Small-scale farming is still dominant in Lebanon. More local and overseas investment in the professionalization of horticulture is needed and factors such as the favorable climate and fertile soil are attracting these investors. But the current model also offers opportunities, says Moussa M. Zgheib.
Apple orchard in the mountains
"We source our fruit, mainly grapes, but apples, plums, and avocados, too, from small family businesses. We build long-standing relationships with these people and support them, financially and with expertise," begins the manager of Bamo Zgheib, an export company founded in 2004.
Low apple prices
Moussa has Gala apples available in August and September, Granny Smith and Scarlet Spur from September to January, and then Red and Golden Delicious until April. "Scarlet Spur has full coloring. It's one of our best varieties and highly sought after in Egypt. What you don't find in that export market, despite good demand, are club varieties. Small-scale growers hardly venture into apples like Pink Lady and Royal Gala.”
Apples are packed in the orchard
“That’s undoubtedly partly because apple prices have been low for the past decade. There's little confidence in this crop, so there's hardly any variety innovation. We must, thus, wait for external capital and professionalization. The climate isn't to blame; in certain parts of Lebanon, it's truly excellent for apple cultivation," says Moussa.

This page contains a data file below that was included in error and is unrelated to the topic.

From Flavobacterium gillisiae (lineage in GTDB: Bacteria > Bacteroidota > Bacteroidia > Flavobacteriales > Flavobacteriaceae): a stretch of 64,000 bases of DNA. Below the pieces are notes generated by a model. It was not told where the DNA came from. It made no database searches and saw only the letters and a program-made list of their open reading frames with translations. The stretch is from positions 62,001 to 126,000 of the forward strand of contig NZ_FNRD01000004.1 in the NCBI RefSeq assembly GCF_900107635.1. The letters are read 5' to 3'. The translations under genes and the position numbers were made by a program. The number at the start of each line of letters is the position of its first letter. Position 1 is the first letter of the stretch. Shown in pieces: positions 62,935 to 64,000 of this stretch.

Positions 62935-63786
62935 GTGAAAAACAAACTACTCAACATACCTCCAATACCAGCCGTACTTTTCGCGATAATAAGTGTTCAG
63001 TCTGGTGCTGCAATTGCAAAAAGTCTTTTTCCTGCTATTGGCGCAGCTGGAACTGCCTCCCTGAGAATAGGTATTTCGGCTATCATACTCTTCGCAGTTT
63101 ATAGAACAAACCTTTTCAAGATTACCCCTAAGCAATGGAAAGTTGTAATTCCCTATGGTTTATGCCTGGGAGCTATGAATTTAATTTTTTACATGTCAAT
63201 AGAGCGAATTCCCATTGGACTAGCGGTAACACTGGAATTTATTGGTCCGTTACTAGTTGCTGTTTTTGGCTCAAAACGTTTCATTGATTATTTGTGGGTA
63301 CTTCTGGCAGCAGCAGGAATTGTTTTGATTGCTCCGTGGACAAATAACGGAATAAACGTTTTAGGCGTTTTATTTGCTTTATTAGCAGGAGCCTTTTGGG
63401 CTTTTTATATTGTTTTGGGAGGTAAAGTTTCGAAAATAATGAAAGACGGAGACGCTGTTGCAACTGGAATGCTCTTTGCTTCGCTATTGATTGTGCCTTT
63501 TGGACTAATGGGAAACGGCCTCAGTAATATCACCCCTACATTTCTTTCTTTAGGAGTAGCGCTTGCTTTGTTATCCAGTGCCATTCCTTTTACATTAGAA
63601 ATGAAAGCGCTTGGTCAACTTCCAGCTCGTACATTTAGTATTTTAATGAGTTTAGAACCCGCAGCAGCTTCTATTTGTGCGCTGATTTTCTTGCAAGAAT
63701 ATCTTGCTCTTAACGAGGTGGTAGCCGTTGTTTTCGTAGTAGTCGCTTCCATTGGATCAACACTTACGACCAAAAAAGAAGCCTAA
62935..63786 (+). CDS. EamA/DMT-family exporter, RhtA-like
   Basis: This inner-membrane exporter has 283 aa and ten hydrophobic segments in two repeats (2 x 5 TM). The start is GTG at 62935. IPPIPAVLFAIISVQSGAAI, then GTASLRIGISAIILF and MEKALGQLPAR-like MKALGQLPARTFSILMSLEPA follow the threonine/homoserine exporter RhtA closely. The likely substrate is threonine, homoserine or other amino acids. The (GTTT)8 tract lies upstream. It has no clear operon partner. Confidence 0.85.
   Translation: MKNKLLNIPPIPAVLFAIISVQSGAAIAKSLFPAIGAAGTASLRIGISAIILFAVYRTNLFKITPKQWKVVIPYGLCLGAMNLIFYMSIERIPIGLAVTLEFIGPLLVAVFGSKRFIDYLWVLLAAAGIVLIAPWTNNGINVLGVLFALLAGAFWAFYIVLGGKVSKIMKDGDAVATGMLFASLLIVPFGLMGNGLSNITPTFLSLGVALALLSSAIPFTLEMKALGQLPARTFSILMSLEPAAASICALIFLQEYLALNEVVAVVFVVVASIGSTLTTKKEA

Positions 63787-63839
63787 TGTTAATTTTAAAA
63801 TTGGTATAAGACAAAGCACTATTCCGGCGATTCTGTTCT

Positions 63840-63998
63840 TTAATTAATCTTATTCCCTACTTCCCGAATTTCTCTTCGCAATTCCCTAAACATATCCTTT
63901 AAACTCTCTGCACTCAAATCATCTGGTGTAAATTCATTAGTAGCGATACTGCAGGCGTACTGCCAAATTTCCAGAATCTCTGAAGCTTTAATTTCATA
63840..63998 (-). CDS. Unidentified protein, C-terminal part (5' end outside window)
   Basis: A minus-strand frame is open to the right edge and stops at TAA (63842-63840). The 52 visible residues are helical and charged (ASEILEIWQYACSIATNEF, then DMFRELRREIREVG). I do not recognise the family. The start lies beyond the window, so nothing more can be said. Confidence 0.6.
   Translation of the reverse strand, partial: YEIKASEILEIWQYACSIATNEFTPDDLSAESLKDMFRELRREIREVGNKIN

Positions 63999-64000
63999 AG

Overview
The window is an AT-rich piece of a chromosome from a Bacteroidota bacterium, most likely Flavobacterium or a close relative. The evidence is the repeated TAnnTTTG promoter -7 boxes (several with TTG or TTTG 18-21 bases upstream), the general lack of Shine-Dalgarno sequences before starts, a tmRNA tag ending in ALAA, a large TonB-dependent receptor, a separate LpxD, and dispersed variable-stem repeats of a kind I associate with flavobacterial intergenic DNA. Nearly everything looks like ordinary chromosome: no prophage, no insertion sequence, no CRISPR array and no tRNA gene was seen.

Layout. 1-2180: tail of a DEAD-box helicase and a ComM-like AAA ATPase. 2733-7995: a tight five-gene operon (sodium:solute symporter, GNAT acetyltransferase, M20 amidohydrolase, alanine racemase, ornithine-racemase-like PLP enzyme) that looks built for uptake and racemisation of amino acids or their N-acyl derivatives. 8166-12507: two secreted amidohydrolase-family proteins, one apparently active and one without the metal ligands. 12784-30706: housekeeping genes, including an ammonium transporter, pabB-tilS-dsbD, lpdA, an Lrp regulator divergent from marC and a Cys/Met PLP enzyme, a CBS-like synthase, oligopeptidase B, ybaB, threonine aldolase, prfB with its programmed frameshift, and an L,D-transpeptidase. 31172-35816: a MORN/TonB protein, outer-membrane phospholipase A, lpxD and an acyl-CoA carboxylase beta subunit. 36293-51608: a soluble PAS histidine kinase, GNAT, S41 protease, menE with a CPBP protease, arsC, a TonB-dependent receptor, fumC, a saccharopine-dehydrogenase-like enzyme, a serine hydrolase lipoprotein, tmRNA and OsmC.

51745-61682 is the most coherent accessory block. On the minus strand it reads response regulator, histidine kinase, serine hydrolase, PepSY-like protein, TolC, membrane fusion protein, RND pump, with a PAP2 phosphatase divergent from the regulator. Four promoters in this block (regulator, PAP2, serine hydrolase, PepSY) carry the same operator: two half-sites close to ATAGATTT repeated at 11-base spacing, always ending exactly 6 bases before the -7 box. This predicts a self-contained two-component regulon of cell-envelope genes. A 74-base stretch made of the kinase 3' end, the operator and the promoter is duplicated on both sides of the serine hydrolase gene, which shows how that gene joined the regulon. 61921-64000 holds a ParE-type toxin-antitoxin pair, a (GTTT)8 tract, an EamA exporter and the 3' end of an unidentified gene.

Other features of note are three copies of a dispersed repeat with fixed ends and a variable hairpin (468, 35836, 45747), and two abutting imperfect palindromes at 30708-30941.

Although Lebanese apples are not currently the most profitable crop, and as a trader, Moussa could source products from other countries, he faithfully keeps marketing local apples, particularly in Egypt and the Middle East. "I could source anywhere, but my roots are here; I know the people and want to help them, even if it doesn't make me rich."
Moussa mainly has Red Globe, Crimson and Black Pearl in its range
Sharing knowledge via own grape cultivation
In contrast, grapes offer more perspective, which has not escaped Moussa's notice either. "My focus is increasingly turning to grapes. They're grown in the Bekaa Valley and are nice, crisp, and sweet. They're of outstanding quality, better than those from Egypt or Iran. They can keep for up to six months in cold storage and are suitable for transport to distant destinations like Malaysia, Kenya, or Ghana. Those markets are gaining importance in my export business. Previously, most grapes went to Egypt, their season stops when we start," he says.
Moussa's assortment comprises mainly Red Globe, Crimson, and Black Pearl. "I buy from local growers but have started my own cultivation. I want to get particularly Crimson's quality right and then pass that knowledge on to my suppliers. You see many young vineyards in the Bekaa Valley and one to two million vines are added every year. But the cultivation companies aren't always professionally run,” he explains. “Planting a vine and relying on the favorable climate isn't enough. You must research your soil, see which variety suits it best, and have the right cultivation practices throughout the year. That's where I'd like to help growers.”
Moussa strives for quality not only in cultivation but in packaging, too. "Take good care of and control all production stages, and you'll have less risk of claims. I haven't had any so far. But I don't have large volumes. I don't have the facilities for that yet." Still, he dreams of buying a piece of land in the Bekaa Valley and building a warehouse with modern cold storage and an advanced sorting and packing line. "It would give me more stability and be a calling card, an identity of sorts," concludes the exporter.